Marlene Casel Siegel

Dr. Marlene Casel Siegel passed away on January 24, 2022, from Pulmonary Fibrosis which she was diagnosed with in 2017. She fought the disease to the bitter end and continued teaching up until the time of her death. Marlene was born on April 9, 1943, in Washington DC where she grew up. She was born to Mitchel and Sylvia Casel and had an older sister Rona Casel. At age 19, Marlene moved from Washington DC to Los Angeles to go to college and met her
first husband Roger Stein. During their 17 years of marriage, they had three children, Craig, Mark and Resa. After her divorce, Marlene was working for the Navy as a civilian and received a scholarship from the Navy to go to college where she earned a bachelor’s degree in Communication and Information Sciences from California State University, Chico. She then met her second husband Dan Siegel and moved to the east coast where see went back to school and earned a Masters’ Degree in Applied Psychology and then went on to earn her Doctoral Degree from the University of Phoenix. She divorced her second husband in 1994 and focused on her work as a civilian employee for the Navy. In 2012 she retired from a civil service career with the US Navy that included more than 35 years of general services and contract work, which covered a variety of locations including Washington DC; San Diego, CA; Guam, USA; Monterey, CA; Fallon, NV; and Sicily, Italy. During her many tours of duty, she has held several key positions including video producer, administrative officer, educator, marriage and family therapist, and Fleet and Family Support Center Director. While in Sicily, she collaborated with Chuck Underwood (author of The Generational Imperative), to transform his research into intervention guidelines for mental health care and medical care for service members returning from the war zone. Her presentations were utilized and valued throughout the Navy system. She also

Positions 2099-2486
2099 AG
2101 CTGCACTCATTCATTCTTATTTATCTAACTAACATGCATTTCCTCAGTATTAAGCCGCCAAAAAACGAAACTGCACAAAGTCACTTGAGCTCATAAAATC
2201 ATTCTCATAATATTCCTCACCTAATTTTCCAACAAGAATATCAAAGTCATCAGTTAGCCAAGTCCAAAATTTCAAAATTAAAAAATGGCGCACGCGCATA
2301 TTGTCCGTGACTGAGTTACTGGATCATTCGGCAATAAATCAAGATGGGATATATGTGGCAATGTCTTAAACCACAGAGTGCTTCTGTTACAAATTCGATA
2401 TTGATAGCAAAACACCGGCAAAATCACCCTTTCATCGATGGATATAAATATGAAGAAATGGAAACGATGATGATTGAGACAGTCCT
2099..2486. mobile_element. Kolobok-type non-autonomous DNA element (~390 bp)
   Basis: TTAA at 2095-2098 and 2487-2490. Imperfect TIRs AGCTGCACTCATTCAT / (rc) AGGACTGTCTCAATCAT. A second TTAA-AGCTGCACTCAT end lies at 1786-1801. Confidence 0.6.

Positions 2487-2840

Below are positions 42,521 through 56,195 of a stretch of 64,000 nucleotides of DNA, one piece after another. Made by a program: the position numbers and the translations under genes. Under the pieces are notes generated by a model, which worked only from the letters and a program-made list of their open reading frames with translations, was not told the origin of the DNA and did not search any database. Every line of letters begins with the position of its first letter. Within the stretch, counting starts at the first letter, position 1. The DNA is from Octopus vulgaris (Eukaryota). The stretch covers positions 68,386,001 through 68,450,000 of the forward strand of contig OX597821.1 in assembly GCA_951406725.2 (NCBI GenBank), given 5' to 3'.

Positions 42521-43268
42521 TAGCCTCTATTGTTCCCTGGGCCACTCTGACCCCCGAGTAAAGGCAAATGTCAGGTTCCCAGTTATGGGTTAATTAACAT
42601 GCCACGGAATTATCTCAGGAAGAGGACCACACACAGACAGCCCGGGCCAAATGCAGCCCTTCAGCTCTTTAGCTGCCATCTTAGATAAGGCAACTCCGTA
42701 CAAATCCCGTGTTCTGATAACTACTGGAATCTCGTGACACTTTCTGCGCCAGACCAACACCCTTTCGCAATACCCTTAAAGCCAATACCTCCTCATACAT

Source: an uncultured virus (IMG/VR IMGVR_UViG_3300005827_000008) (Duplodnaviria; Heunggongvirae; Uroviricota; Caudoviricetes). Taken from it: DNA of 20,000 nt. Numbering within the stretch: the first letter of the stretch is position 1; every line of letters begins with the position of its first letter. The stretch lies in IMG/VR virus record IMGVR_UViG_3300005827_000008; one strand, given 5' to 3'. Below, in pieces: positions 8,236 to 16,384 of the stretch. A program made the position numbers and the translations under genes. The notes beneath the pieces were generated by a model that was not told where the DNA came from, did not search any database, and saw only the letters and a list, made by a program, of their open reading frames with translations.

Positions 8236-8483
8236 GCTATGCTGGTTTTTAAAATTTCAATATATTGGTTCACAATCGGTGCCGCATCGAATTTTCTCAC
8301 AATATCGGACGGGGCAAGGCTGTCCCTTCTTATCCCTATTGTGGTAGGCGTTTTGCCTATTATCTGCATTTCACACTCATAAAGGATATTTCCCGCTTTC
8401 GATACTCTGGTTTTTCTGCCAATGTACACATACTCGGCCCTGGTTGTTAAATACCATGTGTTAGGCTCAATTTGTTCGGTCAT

completed research in Italy that paired military attrition with generational core values. This research changed the face of recruitment for the European Theater. She began facilitating University of Phoenix (UOP) on-ground classes during her tour in Italy, where she also held the position of area chair for UOP/ Sigonella. Dr. Casel has been teaching Advanced Statistics online since her retirement in 2012. Once she retired from civil service, she taught online courses for the University of Phoenix, and consulting with private organizations on leadership skills, training
decisions, and organizational communications. She has earned the status of visiting faculty at the University of Nevada at Reno. She frequently volunteered her time as a tutor for children with learning disabilities. While teaching at the University of Phoenix, Marlene was awarded Professor of the Year and in 2021 she was awarded the “Top 500”, which is awarded to the top 500 professors out of all the 4500 professors at University of Phoenix. In her spare time, she loved to paint with watercolors, traveling, and writing articles for various educational groups.

Marlene was preceded in her death by her farther, Mitchell Casel, mother, Sylvia Casel and her sister Rona Riibner. She is survived by her three children, Craig Stein (Heather), Mark Stein (Mae Frofunga), Resa Hess (Joe), her niece Marsha Cady, grandchildren Jessica Gosney, Justin Stein, Jordan Stein, Jacob Hess, Kaitlin LaFromboise, Niko Hess and 10 Great Grandchildren. Services will be held at the Home of Peace Cementary on Monday, January 31, 2022.
Those that are unable to attend can participate remotely via zoom – Dr. Marlene Casel Siegel Funeral:



In-lieu of flowers, the family asks for donations to be made to the American Lung Association, on her Memorial Wall: Dr. Marlene C. Siegel – Memorial Wall



1 Comment. Leave new

  • Marlene started out as my professor, and later become my therapist. She was such a joy and beautiful inside and out. She helped me through some of my darkest hours and shined light on the good in my life and helped build me back up. I am so greatful to have met her and had her in my life. The sorrow I feel at her loss is intense but in so grateful she’s no longer struggling. She now is shining down on all of us. I’m gunna miss u so much!


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